Uncovering Secrets – Ancient Hunting Site
We marvel at the secrets hidden in our backyard! In the fall of 2012, the exhibit “Uncovering Secrets: Archaeology in Southern Alberta” highlighted 15 sites and features telling human stories found under the soils and across the landscape of the area. We will share these sites in monthly installments, beginning with an archaeological excavation on grazing land east of Lethbridge, which has uncovered an ancient hunting site dating back circa 2500 years.
To help archaeologists determine the full story of artifacts, they need to study them where they were originally left and eventually buried. The site in question had previously been disturbed by human activity, making it critical for archaeologists to obtain a government permit in order to excavate undisturbed areas, before valuable information was lost forever.
Shawn Bubel, Archaeology Professor at the University of Lethbridge, along with U of L and Red Crow College students, discovered that a group of hunters had killed at least 65 bison at this site. Stone tools and projectile points, thousands of animal bones and teeth, debris from tool making processes, and fire-broken rock all indicated that the hunt would have taken place in the fall.
The shape of the Besant projectile points indicated hunters were using darts, a technological improvement over the spear. The shorter shafts, thrown with the aid of a throwing stick called an atlatl, made for a very efficient tool with increased accuracy and power. The majority of points were made from Knife River Flint quarried in North Dakota, and a few of Obsidian from the Yellowstone area, revealing travel to, or trade with, people in those areas.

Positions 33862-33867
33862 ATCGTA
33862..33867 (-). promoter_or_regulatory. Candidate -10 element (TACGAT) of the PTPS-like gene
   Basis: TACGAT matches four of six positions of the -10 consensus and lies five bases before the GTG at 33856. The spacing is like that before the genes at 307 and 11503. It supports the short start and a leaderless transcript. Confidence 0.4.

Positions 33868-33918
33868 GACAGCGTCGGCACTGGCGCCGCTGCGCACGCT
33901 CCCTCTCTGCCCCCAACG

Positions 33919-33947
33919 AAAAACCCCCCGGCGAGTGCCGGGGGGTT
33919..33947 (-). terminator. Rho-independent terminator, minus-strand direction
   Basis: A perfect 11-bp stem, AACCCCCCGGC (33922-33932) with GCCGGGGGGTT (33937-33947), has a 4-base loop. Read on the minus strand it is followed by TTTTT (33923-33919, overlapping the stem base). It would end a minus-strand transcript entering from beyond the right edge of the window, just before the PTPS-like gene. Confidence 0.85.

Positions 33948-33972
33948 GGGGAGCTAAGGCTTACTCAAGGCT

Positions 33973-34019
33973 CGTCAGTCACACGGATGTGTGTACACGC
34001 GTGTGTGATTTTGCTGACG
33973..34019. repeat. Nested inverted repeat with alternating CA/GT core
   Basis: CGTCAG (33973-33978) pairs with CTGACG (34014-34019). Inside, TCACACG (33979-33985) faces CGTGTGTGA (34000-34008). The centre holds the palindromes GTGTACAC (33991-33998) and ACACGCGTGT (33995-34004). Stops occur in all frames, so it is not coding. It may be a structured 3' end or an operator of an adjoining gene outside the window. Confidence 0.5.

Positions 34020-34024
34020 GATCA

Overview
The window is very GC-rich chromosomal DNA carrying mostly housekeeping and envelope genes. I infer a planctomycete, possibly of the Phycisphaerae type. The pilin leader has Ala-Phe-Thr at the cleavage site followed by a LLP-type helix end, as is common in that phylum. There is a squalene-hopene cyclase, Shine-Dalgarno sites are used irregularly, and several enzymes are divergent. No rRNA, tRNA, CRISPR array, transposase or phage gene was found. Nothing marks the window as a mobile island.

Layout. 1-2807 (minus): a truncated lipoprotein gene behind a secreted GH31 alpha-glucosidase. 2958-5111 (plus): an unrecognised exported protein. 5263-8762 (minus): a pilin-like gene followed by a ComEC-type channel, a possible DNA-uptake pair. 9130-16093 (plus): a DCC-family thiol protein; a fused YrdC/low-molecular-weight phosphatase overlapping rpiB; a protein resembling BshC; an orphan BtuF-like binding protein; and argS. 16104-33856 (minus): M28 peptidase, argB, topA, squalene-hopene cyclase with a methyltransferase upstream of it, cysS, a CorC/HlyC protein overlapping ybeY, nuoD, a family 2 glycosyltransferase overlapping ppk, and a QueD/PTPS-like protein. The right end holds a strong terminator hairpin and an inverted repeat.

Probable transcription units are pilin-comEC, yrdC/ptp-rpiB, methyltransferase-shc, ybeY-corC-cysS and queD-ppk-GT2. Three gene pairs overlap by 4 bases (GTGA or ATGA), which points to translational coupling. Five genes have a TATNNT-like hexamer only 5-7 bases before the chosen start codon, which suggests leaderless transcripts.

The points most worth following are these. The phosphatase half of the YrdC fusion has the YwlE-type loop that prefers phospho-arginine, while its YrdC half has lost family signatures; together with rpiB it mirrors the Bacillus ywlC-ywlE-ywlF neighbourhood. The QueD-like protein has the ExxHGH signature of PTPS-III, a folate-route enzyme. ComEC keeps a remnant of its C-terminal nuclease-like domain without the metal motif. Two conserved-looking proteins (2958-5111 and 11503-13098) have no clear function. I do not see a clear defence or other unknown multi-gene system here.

The fire-broken rock shows that at least some of the meat was processed on site. Rocks heated in a fire were dropped into water boiling pits to extract grease from the animal bones. The grease was added to dried bison meat and possibly dried berries to make pemmican, easily stored for later consumption. Several unusual arrangements of bones were found placed vertically, in precise patterns, and are thought to have had a ceremonial function.
More information about this exhibit, including images, is available at www.galtmuseum.com.